Rhonda Toms-Morgan and Lynda Hardwick look at conditions on the land north of Mitchell.
Rhonda Toms-Morgan and Lynda Hardwick look at conditions on the land north of Mitchell.

Maranoa farmers manage fire risk

A NEW project is aiming to change the way landholders look at fire management as our summers get longer and hotter.

The Queensland Murray Darling Committee has been working with landholders for its Landscape Fire Plan Project.

Specialists from QMDC have been in talks with landholders in the Upper Maranoa to find the best way to manage fire.

Project manager Rhonda Toms-Morgan said a big part of the problem was that many landholders were reluctant to talk about fire.

“It can be a very controversial subject if someone has had a bad experience,” she said.

“So we are trying to create a conversation to share about what works and doesn’t work.”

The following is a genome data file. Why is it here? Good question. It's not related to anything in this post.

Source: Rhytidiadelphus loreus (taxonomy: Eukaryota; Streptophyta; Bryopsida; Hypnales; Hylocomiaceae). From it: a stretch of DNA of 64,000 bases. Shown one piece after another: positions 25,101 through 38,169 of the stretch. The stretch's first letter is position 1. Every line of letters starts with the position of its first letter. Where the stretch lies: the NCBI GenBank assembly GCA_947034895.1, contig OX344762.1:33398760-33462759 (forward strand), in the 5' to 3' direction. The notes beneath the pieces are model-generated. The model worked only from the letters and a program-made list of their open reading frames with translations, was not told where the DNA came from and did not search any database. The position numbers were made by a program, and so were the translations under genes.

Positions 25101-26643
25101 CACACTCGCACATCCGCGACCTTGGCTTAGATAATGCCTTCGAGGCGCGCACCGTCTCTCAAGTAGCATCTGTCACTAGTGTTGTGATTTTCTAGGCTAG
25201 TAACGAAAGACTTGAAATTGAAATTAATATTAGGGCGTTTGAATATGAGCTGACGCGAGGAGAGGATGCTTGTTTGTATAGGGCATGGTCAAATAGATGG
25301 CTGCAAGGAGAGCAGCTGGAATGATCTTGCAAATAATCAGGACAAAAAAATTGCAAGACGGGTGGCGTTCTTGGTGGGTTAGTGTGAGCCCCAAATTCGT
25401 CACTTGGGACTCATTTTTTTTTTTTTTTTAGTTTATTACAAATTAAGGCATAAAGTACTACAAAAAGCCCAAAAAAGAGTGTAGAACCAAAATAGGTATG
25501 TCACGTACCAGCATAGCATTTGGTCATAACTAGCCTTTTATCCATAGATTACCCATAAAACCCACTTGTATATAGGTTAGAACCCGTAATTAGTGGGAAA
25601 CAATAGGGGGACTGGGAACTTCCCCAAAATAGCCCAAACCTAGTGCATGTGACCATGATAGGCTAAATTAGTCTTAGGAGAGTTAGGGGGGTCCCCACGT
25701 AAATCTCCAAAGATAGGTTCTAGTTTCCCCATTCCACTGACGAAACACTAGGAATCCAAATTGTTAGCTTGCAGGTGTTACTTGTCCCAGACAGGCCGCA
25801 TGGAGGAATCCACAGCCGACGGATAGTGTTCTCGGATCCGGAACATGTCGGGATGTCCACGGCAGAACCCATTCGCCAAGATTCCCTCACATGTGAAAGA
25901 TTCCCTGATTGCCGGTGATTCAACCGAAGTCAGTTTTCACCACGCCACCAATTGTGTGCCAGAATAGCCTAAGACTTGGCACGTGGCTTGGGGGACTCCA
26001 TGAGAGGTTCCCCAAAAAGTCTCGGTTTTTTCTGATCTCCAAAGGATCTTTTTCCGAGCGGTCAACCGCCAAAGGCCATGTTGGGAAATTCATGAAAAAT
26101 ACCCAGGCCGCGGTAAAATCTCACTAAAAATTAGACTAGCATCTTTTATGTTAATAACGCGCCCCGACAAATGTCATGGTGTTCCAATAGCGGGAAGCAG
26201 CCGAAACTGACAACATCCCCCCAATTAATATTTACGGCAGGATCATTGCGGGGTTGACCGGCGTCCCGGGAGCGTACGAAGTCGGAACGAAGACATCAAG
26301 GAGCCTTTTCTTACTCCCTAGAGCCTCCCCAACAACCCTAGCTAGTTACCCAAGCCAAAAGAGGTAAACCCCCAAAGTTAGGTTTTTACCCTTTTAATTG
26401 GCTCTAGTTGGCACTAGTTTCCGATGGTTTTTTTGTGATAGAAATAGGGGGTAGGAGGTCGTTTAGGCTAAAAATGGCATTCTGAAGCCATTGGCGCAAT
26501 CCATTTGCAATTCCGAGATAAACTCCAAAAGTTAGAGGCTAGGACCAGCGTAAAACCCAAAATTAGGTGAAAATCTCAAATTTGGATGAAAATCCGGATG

Over the last four years they have chatted with more than 70 landholders across 300,000 hectares of land in the Maranoa.

“It’s really about supporting land managers to look at appropriate fire regime,” she said.

Working with the CSIRO and other project partners, the project managers have looked at vegetation, climate and other conditions the affect landholders.

With expert research and years of data, they hope to be able to give landholders the information they need to make appropriate decisions on fire management.

“We are trying to support people’s planning so it doesn’t cost their business,” she said.

Part of the challengers with fire were changing conditions, longer and hotter summers and more extreme temperatures.

“The extreme climate variability is challenging people to get the outcomes they might have once expected,” she said.

The project will continue research and consultation for another 12 months and wrap up in June 2017.

Landholders can phone Rhonda on 0428759235.


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